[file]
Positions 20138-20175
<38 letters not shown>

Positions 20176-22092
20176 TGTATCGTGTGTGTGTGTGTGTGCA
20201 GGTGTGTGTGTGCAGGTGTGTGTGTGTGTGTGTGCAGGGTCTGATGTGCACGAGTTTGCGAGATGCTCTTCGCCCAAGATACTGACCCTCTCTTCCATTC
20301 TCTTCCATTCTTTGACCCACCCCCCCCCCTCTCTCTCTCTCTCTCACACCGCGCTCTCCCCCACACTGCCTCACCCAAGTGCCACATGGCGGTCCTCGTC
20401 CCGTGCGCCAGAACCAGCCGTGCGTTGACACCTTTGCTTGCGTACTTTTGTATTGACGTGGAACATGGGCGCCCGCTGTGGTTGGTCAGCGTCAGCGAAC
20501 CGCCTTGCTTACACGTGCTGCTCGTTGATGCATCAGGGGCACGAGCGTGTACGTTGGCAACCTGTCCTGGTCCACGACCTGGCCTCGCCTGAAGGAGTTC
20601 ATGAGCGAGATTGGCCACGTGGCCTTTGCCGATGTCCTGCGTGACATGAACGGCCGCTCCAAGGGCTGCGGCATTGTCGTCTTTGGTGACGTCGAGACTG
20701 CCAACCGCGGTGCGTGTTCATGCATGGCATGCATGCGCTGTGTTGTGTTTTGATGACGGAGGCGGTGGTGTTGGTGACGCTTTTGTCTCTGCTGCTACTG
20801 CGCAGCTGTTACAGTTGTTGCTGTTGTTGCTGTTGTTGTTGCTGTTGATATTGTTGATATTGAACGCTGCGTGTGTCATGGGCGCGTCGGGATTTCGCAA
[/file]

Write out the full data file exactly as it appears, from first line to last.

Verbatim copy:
Positions 20138-20175
<38 letters not shown>

Positions 20176-22092
20176 TGTATCGTGTGTGTGTGTGTGTGCA
20201 GGTGTGTGTGTGCAGGTGTGTGTGTGTGTGTGTGCAGGGTCTGATGTGCACGAGTTTGCGAGATGCTCTTCGCCCAAGATACTGACCCTCTCTTCCATTC
20301 TCTTCCATTCTTTGACCCACCCCCCCCCCTCTCTCTCTCTCTCTCACACCGCGCTCTCCCCCACACTGCCTCACCCAAGTGCCACATGGCGGTCCTCGTC
20401 CCGTGCGCCAGAACCAGCCGTGCGTTGACACCTTTGCTTGCGTACTTTTGTATTGACGTGGAACATGGGCGCCCGCTGTGGTTGGTCAGCGTCAGCGAAC
20501 CGCCTTGCTTACACGTGCTGCTCGTTGATGCATCAGGGGCACGAGCGTGTACGTTGGCAACCTGTCCTGGTCCACGACCTGGCCTCGCCTGAAGGAGTTC
20601 ATGAGCGAGATTGGCCACGTGGCCTTTGCCGATGTCCTGCGTGACATGAACGGCCGCTCCAAGGGCTGCGGCATTGTCGTCTTTGGTGACGTCGAGACTG
20701 CCAACCGCGGTGCGTGTTCATGCATGGCATGCATGCGCTGTGTTGTGTTTTGATGACGGAGGCGGTGGTGTTGGTGACGCTTTTGTCTCTGCTGCTACTG
20801 CGCAGCTGTTACAGTTGTTGCTGTTGTTGCTGTTGTTGTTGCTGTTGATATTGTTGATATTGAACGCTGCGTGTGTCATGGGCGCGTCGGGATTTCGCAA